Google has further contended that there are other TPAPs like GPay, but the petition has been “selectively filed” against it.

Google India Digital Services Limited on Thursday told the Delhi High Court that its GPay App, being a TPAPs (Third Party Application Providers), is allowed under the law to share customer’s UPI (Unified Payments Interface) transaction data with third parties and group companies.

In an affidavit, Google India said the National Payments Corporation of India’s (NPCI) ‘procedural guidelines’ do not impose an absolute prohibition or restriction on a TPAP’s ability to share data or information, if it was done with prior permission of the NPCI and the bank concerned.

It said the NPCI’s procedural guidelines make a clear distinction between ‘Customer Data’ (name, mobile number, gender, address, email ID, location etc.) and ‘Customer Payment Sensitive Data’ (account number, expiry date of debit card, last six digits of debit card, UPI PIN etc.).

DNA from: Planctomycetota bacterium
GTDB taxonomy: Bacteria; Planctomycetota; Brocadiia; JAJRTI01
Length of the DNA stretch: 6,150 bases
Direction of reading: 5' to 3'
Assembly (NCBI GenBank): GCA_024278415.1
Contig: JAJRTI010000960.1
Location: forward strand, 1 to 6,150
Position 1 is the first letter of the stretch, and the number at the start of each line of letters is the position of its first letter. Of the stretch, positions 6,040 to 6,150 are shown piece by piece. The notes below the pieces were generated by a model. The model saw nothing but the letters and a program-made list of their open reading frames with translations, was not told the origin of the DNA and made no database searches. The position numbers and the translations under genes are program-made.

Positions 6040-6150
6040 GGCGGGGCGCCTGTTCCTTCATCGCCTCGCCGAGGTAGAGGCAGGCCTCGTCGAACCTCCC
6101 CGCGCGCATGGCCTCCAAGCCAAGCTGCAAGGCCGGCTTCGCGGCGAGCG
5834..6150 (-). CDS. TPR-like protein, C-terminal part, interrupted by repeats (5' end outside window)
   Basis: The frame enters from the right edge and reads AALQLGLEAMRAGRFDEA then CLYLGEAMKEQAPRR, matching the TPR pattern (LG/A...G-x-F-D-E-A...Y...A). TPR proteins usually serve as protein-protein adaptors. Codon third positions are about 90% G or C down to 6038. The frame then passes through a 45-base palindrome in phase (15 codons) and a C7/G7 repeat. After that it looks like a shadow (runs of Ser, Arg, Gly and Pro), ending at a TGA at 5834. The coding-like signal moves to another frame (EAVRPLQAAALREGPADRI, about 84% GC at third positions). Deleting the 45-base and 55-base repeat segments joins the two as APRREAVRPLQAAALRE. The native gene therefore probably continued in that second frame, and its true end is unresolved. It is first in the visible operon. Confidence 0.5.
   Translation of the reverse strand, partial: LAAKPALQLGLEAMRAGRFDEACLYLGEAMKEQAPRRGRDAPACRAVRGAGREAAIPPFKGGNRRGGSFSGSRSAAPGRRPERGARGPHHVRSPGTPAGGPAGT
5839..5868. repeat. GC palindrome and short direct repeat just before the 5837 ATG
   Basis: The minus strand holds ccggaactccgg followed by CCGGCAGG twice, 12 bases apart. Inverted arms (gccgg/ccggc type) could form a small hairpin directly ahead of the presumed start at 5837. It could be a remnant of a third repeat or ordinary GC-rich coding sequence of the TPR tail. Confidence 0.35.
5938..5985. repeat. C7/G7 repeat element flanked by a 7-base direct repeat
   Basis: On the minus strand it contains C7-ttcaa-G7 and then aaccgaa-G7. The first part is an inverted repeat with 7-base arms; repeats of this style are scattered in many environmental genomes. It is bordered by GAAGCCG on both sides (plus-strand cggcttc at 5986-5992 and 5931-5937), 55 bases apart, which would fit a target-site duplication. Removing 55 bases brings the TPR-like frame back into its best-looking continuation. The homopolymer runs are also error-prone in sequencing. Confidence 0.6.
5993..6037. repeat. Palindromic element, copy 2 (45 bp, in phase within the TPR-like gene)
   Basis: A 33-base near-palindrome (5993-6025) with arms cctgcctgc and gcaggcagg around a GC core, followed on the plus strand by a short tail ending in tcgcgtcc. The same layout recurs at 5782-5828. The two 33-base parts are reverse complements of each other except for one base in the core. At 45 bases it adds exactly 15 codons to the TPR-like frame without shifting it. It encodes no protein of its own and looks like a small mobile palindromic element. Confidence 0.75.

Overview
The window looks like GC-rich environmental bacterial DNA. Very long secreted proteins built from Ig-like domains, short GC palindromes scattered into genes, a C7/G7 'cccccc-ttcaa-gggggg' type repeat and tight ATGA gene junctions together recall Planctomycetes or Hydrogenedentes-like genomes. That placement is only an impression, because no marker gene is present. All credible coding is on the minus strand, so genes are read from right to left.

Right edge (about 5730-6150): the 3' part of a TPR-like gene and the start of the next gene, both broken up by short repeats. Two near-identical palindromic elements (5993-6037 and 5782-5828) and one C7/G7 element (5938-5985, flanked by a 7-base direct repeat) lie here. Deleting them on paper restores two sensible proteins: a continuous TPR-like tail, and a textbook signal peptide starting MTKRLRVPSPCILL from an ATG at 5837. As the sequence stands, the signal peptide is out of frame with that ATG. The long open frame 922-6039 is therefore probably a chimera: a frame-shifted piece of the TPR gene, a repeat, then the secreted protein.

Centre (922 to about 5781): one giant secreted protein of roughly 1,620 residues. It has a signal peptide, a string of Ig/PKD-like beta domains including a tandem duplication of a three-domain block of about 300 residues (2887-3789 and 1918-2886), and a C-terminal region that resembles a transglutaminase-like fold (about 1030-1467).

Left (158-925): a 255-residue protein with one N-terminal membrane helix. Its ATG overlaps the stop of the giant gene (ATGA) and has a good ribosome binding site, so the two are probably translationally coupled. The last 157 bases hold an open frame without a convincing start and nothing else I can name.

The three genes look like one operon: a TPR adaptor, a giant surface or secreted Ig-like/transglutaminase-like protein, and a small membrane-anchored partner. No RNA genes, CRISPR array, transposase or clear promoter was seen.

Google India said while it was permitted to store ‘Customer Data’ it was not permitted to store ‘Customer Payment Sensitive Data’.

Location info

Google India further stated that it collects location information from the customers for the purpose of detecting suspicious activities and fraud. It said there is no regulatory or statutory prohibition on GPay from accessing, collecting, storing and processing the location data of the customers for transactional security.

It also stated that GPay terms of service clearly say that UPI transaction data will not be used for any monetisation purpose such as advertisements by any entity other than Google India.

The tech-giant’s submission came in response to a petition by advocate Abhishek Sharma seeking action against GPay for allegedly violating the central bank’s guidelines related to data localisation, storage and sharing norms.

The plea claimed that the company was storing personal sensitive data in contravention of UPI procedural guidelines of October 2019, which allows such data to be stored only by Payment Service Provider (PSP) bank systems and not by any third party application.

The plea sought direction to the RBI to take appropriate punitive action against the NPCI and revoke its authorisation to operate and regulate the UPI payment system, on account of risking customer payments data, its failure to audit Google India Digital Service Pvt Ltd and take any steps against it despite its acts of flagrant and serious non-compliance of applicable laws.

The High Court will hear the case on November 10.



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